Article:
Photo by Center for Communication
NIDCD supports studies in countries
such as Pakistan, for research that
may lead to new treatments for
deafness, stuttering and other
A Pakistani baby never hears her mother sing and a Cameroon teen who stutters is teased by peers. They both struggle with communication conditions that can undermine their health and quality of life. By studying these disorders in populations outside as well as within the U.S., NIH scientists and funded researchers are working to discover new causes and improve interventions.
The WHO estimates 360 million people - over 5 percent of the world's population - have disabling hearing loss, with the burden falling disproportionately on populations in low- and middle-income countries - as much as 80 percent of the total. Up to 1 percent of people stutter, and others have voice, speech, or language disorders.
The National Institute on Deafness and Other Communication Disorders (NIDCD) supports more than 1,000 research and training awards - including a number in low-resource settings - focusing on genes, infections, toxic compounds, brain and ear injury, and other factors that can contribute to communication disorders. Although most of the NIDCD's research is for hearing loss and deafness, NIDCD staff scientists and grantees also study disorders involving voice, speech or language, as well as balance, taste and smell.
"Communication disorders can have an overwhelming effect on individuals of all ages, ethnic groups and socioeconomic status," said NIDCD Director Dr. James F. Battey, Jr. "NIDCD's research is helping improve the lives of individuals throughout the world, while at the same time, individuals across the globe have led our scientists to significant discoveries in communication disorders."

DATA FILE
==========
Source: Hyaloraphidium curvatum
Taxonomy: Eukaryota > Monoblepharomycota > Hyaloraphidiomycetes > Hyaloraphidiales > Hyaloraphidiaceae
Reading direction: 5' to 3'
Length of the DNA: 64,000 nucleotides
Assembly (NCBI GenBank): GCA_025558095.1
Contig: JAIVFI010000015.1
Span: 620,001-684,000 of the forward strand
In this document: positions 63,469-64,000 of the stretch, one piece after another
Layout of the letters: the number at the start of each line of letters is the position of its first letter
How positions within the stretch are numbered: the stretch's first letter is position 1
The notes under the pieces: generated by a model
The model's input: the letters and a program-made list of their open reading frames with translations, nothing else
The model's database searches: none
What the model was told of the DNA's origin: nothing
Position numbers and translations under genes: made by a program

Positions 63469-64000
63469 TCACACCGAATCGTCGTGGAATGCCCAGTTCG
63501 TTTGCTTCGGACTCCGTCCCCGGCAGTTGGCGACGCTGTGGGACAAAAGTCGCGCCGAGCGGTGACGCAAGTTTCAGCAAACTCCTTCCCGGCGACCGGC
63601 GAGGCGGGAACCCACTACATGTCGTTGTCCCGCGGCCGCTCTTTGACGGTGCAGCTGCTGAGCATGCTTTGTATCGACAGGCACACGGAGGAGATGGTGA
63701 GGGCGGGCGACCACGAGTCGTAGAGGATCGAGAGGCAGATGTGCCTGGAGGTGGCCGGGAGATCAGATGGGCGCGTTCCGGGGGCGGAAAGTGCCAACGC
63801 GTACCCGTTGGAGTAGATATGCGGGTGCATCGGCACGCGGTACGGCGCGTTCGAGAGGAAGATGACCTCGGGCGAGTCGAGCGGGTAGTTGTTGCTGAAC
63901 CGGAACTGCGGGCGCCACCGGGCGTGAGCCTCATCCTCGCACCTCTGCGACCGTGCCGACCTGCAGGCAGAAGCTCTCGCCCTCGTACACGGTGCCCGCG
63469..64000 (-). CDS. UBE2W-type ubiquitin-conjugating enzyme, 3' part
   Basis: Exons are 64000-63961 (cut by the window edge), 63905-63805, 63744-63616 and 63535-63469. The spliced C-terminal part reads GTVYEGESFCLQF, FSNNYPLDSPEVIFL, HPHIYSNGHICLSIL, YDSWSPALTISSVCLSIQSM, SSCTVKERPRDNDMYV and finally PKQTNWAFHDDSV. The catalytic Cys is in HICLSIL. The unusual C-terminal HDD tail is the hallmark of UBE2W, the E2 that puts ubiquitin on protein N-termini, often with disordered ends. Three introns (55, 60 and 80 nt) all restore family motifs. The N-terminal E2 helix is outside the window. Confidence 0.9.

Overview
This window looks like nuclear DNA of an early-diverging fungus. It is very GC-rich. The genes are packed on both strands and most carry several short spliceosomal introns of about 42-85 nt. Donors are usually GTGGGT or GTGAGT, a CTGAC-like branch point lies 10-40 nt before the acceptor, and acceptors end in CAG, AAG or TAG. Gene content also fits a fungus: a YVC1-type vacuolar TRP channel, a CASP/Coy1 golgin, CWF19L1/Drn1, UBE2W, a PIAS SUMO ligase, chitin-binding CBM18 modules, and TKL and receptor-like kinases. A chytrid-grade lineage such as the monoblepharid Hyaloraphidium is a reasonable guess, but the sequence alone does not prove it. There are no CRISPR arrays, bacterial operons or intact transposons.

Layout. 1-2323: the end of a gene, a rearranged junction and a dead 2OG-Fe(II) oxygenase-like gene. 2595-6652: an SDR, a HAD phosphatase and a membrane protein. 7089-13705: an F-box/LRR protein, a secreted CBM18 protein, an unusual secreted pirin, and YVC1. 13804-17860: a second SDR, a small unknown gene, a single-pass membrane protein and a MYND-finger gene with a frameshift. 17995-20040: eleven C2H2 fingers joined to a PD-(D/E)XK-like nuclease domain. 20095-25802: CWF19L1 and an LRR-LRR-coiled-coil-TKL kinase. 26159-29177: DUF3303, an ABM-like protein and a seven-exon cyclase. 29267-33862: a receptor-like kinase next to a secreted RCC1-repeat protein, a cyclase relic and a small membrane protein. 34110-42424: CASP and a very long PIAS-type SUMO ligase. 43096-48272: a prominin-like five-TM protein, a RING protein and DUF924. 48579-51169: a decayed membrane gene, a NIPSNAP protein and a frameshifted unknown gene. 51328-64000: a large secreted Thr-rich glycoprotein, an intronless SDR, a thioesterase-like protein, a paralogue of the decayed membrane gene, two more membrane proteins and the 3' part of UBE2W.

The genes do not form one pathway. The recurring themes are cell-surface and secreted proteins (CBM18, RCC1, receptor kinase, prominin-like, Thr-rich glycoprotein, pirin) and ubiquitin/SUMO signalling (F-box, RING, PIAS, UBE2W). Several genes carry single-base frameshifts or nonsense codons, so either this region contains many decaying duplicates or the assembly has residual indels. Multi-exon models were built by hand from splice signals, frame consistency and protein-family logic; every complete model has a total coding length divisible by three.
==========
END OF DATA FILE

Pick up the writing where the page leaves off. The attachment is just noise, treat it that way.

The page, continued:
These conditions can bring substantial costs throughout the lifespan. Untreated hearing impairment in the very young can hold back language development and education, and in adults can hurt professional and social lives. Over time, these types of health burdens are likely to increase as more premature infants and victims of traumatic injury survive. Also, as the aging population grows, so will the numbers of individuals with hearing loss, speech difficulty after stroke and other communication hurdles.
Many NIDCD-supported scientists have some global health research involvement. By studying large families that have a particular communication disorder, NIDCD scientists have discovered a number of genes associated with deafness and stuttering. These findings are steadily increasing scientific knowledge and moving science closer to more effective tools to diagnose and treat people with these communication disorders.
About the National Institute on Deafness and Other Communication Disorders (NIDCD)
The National Institute on Deafness and Other Communication Disorders (NIDCD) is one of the 27 Institutes and Centers that constitute NIH. It was established by Congress in 1988 and its director is Dr. James F. Battey, Jr.
The NIDCD's mission is to reduce the burden of communication disorders and improve public health through basic and clinical research and training in both normal and disordered processes of hearing, balance, voice, speech, language, taste and smell. It also supports efforts in disease prevention and health promotion and the special biomedical and behavioral problems associated with people who have communication disorders.
With an annual research budget of about $383 million, the NIDCD supports staff scientists plus more than 1,000 research and training awards to scientists throughout the United States and beyond. Like NIH as a whole, about a tenth of the funding is for research by NIDCD staff scientists, with the rest supporting research conducted by external (extramural) researchers.